21. I dropped out over their membership dues too, and am staying out over their blatantly left wing politics that have nothing to do with libraries.
    Much like AngelaB above, I haven’t missed it, not the conference, not the magazine, not any of it. Good riddance.

  22. Ewwww…left wing politics. How evil! You folks crack me up. ALA is as mainstream as it gets.

  23. NotMarianTheLibrarian says:

    Jabesthelibrarian – you’ll probably love being a librarian if you’re hating the coursework! All those classes (and the one that was kinda interesting) will get you your union card.

    Just learned we’ll be getting a position. I’m already dreading the dreck we’ll have to sift through to find a qualified candidate. My guess is 75% will have the online MLIS and little/no experience.

  24. Cancelledmembership says:

    I cancelled my ALA membership because I couldn’t justify the steep annual dues rate, especially since I couldn’t afford to foot my own bill for their conference fees where all I could look forward to were presentations from those “Look at me!” librarians, the ones AL alluded to in some previous posts. But even after I opted not to renew, I still get a regular reminder email: “You have passed your deadline to renew and are now in a ‘grace period.’ Sign up before it’s too late!” Uh yeah, no thanks.

  25. Jabesthelibrarian says:

    NotMariantheLibrarian, I actually had a classmate get upset because I said that library school was merely a hoop to jump through and a way to get a union card. She responded back with this self-righteous blather that library school teaches you things that the real world could never teach you. Like censorship and intellectual freedom. Whatever. I have worked two and half years at a public library, interned at an academic library, was a graduate assistant at an academic library, and volunteered at a school library. What has she been doing? Oh, that’s right…working in the reading center and has just recently started working as a graduate assistant in a library. Believe me, I’ll be the one who is better prepared to handle the “demands” of real librarianship.

  26. Sonny Hill says:

    My employer would cover my ALA dues (and a portion of the conference cost as well), but I feel like there are others that are more relevant and go with those instead. For instance, AALL is a true organization of professionals, for professionals.

  27. ConfusedyItAll says:

    I wish I had AL’s way with words so that I could write a scathing blog on AL’s newest scam: becoming a certified Library Staff person.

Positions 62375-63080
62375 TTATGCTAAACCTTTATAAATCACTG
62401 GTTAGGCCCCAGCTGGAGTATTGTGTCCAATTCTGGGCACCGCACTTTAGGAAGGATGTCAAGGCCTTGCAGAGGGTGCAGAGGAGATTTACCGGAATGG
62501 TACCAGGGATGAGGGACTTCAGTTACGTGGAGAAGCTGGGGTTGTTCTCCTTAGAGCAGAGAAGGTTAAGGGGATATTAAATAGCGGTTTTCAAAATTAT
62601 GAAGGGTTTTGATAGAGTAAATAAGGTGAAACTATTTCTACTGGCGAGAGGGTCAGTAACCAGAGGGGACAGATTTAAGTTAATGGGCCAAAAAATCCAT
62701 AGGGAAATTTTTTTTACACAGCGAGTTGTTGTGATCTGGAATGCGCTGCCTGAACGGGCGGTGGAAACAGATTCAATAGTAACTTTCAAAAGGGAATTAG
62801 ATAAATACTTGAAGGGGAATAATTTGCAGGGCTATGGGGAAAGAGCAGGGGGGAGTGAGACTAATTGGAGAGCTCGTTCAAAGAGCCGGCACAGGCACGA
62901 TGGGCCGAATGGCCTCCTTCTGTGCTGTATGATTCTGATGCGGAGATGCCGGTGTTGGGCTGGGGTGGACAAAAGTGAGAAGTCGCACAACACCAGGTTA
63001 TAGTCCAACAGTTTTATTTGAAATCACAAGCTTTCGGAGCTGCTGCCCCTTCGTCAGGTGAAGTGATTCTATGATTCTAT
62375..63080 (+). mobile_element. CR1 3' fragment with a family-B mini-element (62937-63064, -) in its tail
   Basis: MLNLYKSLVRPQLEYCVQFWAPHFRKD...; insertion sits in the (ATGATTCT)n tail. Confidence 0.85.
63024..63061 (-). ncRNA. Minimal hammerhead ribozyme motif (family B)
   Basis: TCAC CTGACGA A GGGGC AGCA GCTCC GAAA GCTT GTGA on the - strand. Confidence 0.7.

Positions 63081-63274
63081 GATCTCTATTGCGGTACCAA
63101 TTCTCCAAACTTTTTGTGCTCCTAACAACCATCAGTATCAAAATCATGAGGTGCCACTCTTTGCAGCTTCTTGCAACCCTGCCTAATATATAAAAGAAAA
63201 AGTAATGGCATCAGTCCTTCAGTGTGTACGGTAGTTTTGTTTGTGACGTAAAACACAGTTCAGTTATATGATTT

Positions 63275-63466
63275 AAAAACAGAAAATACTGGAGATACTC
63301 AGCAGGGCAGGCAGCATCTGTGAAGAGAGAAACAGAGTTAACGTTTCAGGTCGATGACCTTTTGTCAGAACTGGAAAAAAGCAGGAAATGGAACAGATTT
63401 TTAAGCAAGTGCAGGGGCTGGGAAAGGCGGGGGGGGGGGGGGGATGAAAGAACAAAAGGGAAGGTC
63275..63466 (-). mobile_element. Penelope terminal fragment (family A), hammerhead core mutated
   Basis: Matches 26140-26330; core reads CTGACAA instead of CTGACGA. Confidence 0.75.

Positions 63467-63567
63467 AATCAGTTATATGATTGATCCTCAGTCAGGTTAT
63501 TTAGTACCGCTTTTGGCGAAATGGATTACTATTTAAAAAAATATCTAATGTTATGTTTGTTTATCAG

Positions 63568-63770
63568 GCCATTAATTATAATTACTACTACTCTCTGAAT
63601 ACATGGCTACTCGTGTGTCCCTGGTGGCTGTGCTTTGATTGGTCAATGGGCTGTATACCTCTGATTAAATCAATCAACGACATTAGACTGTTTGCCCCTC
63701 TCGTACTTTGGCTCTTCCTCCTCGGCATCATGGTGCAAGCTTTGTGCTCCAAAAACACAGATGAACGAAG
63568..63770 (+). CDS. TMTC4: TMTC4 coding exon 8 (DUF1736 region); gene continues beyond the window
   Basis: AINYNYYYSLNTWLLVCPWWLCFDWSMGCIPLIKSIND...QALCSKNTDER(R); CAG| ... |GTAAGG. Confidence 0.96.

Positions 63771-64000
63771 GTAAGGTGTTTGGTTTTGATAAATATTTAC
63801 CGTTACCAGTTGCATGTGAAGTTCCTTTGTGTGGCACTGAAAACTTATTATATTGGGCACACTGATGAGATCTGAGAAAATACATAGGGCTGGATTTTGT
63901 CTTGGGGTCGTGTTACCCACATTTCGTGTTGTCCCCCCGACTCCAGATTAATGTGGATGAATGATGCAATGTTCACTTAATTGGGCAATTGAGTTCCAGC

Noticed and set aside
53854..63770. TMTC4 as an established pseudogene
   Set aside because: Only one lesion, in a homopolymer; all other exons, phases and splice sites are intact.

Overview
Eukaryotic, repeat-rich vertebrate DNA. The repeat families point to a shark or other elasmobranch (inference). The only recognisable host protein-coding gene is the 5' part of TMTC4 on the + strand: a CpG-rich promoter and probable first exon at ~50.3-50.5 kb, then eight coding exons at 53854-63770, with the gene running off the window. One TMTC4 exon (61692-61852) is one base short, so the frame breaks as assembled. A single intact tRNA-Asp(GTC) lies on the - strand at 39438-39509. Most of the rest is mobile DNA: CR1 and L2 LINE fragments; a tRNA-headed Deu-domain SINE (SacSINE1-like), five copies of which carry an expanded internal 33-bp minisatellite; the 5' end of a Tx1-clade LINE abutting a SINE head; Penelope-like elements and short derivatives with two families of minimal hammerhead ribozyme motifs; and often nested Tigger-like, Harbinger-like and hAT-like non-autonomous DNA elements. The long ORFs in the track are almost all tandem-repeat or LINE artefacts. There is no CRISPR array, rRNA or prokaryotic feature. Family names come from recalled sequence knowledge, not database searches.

That’t right: for only $320 to sign up, plus at least $400 to take the required number of courses — and after you’ve worked the equivalent of 1,820 hours in a library: yes, you have to had work a least 1 year fulltime in a library — you, too, can show that you…know how to work in a library!

    And for those of you out there who want to ride this cash cow into town: they are looking for instructors with ideas for possible classes, so step on up, folks! I don’t know what an instructor’s take is (you’re probably supposed to do it for the good of the profession), but maybe they’ll throw in a membership for free!

    Are things normally this ill-planned. You know, to have a Cetification Course, yet not know what they classes yet are? I’m new to this world, and your ways are strange.

  28. NotMarianTheLibrarian says:

    Jabesthelibrarian – you get that self-righteous blather from “librarians” too. I have always been puzzled that those who value the degree most, tend to be the least useful. I’ve also found that most people who really value the degree tend to think library school was challenging. B-b-b-b-oring … but ultimately useful once I got my union card.

  29. The ALA provides no benefits that warrant any spending on my part. I believe this is the same for all librarians.

  30. TheIlliterateLibrarian says:

    @Dances With Books: As a young librarian, I can’t say I consider the ALA my professional home. They have always seemed like an unwieldy bureaucractic machine to me. I also don’t understand the relative benefit of shelling out that much money for membership in a professional organization. It seems like it is too big for me to make any professional connections which may actually prove useful to me in the future. A lot of professional reading is available online for free. I actually use Twitter to direct me to this. I have become Twitter-friendly with several librarians in my niche area, and they often tweet or re-tweet links to useful articles. Honestly… I’ve made better connections with fellow librarians in my area at science fiction conventions than via professional organizations (my SLA membership is lapsed for the same reason). I don’t feel like SLA and ALA are keeping up with all the new ways to connect. Twitter feels more friendly to me than a bulky institution that assigns me a number and mails me out a publication on a monthly basis.

  31. If someone spent $2000 on a gift for me and it was a lifetime membership to ALA, I think I would literally s**t a brick. Oh my God.

    And yeah–the day ALA stops whoring itself out to vendors and spewing propaganda that hurts my chances of employment in pursuit of their political(?) agenda is the day I’ll join ALA again. Or at least consider it.

  32. “And for those of you out there who want to ride this cash cow into town: they are looking for instructors with ideas for possible classes, so step on up, folks! I don’t know what an instructor’s take is (you’re probably supposed to do it for the good of the profession), but maybe they’ll throw in a membership for free!”

    Actually, potential instructors have to include $100 with each course proposal.

    No, really.

  33. As a current library school student myself, I have to say I have no interest in joining the ALA, and have no plans to do so, even at the student rate. I surveyed a few of my classmates, and found more than a few expressing the same sentiment.

    I have to wonder if all the ALA’s talk about the “graying of the profession” is really more about the “graying of dues-paying ALA members.”